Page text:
The Transportation Security Administration’s proposed Large Aircraft Security Program (LASP), created in 2008, was based on actual risks and intelligence, Kip Hawley, the agency’s chief from 2005 to 2009, told AIN in an interview last week to promote his new book, Permanent Emergency: Inside the TSA and the Fight for the Future of American Security. “There was a real concern that a large business aviation aircraft would be used in an attack,” he recalled.
It was hard to come up with a balance between the TSA’s need for security and the industry’s needs, said Hawley. “Our primary concern was for incoming aircraft from overseas,” he said, “but the idea of screening people as they got on private jets didn’t make sense for the vast majority of airplanes.”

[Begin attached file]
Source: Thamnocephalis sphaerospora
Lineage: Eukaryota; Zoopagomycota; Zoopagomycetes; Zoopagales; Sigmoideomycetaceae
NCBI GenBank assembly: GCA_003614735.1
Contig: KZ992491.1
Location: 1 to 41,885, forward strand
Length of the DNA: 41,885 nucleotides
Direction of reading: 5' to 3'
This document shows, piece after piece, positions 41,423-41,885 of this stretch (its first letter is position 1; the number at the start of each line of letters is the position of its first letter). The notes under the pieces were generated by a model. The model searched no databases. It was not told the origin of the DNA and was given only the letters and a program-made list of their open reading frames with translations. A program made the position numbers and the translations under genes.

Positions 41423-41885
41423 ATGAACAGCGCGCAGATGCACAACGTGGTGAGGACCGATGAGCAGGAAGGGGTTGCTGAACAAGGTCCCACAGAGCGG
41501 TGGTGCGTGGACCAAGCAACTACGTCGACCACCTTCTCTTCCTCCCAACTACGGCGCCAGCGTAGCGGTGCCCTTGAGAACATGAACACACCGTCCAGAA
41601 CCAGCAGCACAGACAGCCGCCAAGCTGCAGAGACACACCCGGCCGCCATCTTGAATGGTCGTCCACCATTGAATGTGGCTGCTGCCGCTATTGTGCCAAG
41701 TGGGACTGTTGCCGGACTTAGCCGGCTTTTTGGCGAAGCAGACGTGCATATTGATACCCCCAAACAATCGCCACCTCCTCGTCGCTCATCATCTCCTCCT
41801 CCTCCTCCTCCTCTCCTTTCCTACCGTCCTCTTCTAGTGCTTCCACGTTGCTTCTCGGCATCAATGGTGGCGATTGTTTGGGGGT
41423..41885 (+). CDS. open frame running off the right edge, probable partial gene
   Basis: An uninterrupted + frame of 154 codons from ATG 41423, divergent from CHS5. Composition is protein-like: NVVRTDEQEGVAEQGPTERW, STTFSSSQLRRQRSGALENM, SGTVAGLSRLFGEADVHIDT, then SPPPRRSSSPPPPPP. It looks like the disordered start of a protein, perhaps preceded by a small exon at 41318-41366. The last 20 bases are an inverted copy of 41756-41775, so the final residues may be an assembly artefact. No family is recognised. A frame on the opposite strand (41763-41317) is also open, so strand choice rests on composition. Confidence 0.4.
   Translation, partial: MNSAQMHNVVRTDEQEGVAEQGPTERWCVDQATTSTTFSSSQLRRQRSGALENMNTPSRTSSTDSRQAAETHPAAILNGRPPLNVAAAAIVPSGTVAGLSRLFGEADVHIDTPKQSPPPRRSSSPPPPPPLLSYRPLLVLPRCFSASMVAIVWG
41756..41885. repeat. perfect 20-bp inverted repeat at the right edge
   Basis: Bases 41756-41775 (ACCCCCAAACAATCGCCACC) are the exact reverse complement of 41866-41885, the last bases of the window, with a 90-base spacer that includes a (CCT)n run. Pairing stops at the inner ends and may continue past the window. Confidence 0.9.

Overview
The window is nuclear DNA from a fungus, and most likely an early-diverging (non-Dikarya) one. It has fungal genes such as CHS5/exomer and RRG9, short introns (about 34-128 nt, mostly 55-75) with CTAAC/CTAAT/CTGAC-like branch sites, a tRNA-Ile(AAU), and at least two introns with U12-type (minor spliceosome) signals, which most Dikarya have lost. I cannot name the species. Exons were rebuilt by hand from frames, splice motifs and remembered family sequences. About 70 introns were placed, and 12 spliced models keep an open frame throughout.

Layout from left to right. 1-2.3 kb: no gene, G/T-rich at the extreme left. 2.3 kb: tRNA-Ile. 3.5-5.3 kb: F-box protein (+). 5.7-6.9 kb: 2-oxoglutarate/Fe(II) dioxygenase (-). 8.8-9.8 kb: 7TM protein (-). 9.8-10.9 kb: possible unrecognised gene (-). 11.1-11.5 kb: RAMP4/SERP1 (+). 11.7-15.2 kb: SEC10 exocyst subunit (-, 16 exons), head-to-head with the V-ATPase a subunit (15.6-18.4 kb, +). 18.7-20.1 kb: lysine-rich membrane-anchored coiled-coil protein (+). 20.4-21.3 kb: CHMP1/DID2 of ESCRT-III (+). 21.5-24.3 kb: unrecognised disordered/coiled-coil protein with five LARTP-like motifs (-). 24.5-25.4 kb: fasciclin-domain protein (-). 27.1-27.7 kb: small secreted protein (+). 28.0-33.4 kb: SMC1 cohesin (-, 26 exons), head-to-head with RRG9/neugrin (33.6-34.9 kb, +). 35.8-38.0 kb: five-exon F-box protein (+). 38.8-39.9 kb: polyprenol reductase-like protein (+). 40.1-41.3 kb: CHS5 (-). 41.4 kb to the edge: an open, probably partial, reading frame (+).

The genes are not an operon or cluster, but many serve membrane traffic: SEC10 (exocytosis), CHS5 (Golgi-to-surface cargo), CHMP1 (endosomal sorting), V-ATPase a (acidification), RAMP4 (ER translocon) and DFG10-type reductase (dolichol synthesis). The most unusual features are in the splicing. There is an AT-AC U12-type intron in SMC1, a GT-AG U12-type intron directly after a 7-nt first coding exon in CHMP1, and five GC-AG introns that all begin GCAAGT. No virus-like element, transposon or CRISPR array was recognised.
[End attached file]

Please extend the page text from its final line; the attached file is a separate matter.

Hawley said it would have been better to focus on business aviation pilots. “If you knew who the pilot was, you could take that pilot’s proxy on who gets on the aircraft,” he observed. “Reducing [business aviation security] to a rule was a big problem.”
Instead, said Hawley, the TSA should have worked with the industry to figure it out together. “Using a regulatory approach brings problems for the industry and it doesn’t work for security or finding terrorists,” he stated. This time around, the agency is working with the industry to come up with a business aviation security plan and expects to release it later this year.